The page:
Whether it's a minor mishap in the kitchen or a major pileup on the freeway - an incident known only to you, or the lead story on the evening news - something is always true: turning in prayer to the Almighty brings comfort and assurance, as well as healing. It reminds us we're not alone in any emergency. Knowing that God is everywhere makes it clearer to us that divine help is instantly at hand, even if human help is delayed in coming.
One of the first things the awareness of God's presence does is to quiet our fears. It's not uncommon in an accident to be flooded with thoughts such as "What'll happen now?" "Will things get worse if help isn't swift in coming?" "Where will help come from?" But remembering that God is living, loving, and intelligent calms those concerns. Powerful help, divine help, is already available and always available. Fears start to abate when we stick to this. God becomes more vivid than anxiety or pain.
Actually, what we think may be much more central to our welfare than we've assumed. The Psalmist suggests as much: "When I said, My foot slippeth; thy mercy, O Lord, held me up. In the multitude of my thoughts within me thy comforts delight my soul" (Ps. 94:18, 19). Could this imply that our fears about slipping are what need to be countered at least as much as, if not more than, the slip itself?
Really, once the fear of accidents has been challenged with a spiritual awareness that God's unwavering power controls every detail of our experience, the impact of an accident begins to diminish at once.
A God who is all-powerful isn't confined by accidents. His power isn't displaced by physics or physical events. In other words, when the thought of a slipping foot is replaced by an understanding that God's sons and daughters are always safely grounded in God's love, in God's universe - we're protected! This is the replacement of a physical assumption with a metaphysical awareness. It is a kind of prayer. It can occur anytime and be beneficial - before, during, or after an accident.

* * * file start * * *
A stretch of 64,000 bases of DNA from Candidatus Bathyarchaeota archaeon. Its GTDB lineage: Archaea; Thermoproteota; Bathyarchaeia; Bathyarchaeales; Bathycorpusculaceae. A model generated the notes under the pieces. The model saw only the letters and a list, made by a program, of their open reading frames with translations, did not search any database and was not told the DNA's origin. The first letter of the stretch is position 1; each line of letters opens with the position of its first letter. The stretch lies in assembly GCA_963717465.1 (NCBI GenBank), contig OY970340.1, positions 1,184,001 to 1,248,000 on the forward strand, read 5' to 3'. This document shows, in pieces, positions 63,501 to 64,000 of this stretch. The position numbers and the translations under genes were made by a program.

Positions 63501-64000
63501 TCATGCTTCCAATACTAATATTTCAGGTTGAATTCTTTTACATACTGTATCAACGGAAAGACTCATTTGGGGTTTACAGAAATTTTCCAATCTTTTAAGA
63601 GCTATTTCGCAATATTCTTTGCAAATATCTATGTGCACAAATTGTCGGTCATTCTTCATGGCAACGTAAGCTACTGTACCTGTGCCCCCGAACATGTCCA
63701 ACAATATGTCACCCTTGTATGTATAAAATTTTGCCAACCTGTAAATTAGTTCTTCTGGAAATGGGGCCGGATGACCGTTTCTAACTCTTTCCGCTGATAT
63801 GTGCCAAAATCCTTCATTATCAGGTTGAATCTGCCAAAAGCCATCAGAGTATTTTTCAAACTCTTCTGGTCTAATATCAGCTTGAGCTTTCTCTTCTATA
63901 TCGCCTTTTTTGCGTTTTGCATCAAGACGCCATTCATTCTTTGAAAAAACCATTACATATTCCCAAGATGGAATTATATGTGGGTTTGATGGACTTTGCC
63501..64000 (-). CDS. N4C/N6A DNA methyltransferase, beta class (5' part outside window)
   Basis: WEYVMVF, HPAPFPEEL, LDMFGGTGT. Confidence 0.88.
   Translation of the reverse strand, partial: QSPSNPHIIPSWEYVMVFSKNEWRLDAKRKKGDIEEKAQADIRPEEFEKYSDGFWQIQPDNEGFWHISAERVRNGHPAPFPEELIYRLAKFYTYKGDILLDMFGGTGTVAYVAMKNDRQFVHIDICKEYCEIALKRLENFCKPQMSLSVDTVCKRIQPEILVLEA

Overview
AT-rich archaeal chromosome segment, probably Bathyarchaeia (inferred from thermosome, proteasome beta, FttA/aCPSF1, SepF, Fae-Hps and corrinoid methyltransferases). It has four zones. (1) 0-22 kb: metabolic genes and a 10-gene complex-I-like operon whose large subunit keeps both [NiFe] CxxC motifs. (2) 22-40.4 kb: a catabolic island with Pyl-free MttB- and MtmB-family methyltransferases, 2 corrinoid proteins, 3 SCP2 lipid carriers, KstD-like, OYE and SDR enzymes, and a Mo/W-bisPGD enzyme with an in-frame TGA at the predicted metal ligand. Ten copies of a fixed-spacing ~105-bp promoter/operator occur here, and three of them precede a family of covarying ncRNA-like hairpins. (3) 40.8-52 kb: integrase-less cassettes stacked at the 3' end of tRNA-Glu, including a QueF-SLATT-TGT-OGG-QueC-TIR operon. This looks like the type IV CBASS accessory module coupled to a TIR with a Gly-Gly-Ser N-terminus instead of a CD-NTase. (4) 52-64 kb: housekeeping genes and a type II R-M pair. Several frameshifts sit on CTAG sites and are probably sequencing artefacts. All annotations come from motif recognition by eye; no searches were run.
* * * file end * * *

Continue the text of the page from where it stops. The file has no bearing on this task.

In "Science and Health with Key to the Scriptures," Mary Baker Eddy wrote: "When an accident happens, you think or exclaim, 'I am hurt!' Your thought is more powerful than your words, more powerful than the accident itself, to make the injury real.
"Now reverse the process. Declare that you are not hurt and understand the reason why, and you will find the ensuing good effects to be in exact proportion to your disbelief in physics, and your fidelity to divine metaphysics, confidence in God as All, which the Scriptures declare Him to be" (pg. 397).
The Scriptures record a healing of the effects of an accident. It happened when the Apostle Paul was preaching into the night to a group of listeners. We don't know exactly what he spoke about; undoubtedly it centered on the message of Jesus. At any rate, a young man named Eutychus fell asleep up in a high loft and fell to the ground floor, where he lay apparently lifeless. Paul broke off the sermon, went down to embrace Eutychus, and then addressed the surrounding crowd: "Trouble not yourselves; for his life is in him" (Acts 20:10).
It seems unlikely that Paul's comments were merely a diagnosis of the young man's physical condition. Something more profound, more spiritually transforming, was at work. Paul was silencing fear with prayer. He was assuring those who were gathered, by looking beyond the scene of a tragic accident to metaphysical truth. The message from God to each one of us is that we are always in God's care. And once we are assured by this message, the ill effects of any accident will begin to fade. The protecting, saving power of the God who is pure Spirit will become more real than the apparent dangers coming from the notion that life is at the mercy of any physical happening. In Eutychus's case, he was restored to life and health.
Why not pray now? Prayer has preventive as well as curative effects. After all, the accident that didn't happen is the best of all. And your action may forward this good effect.
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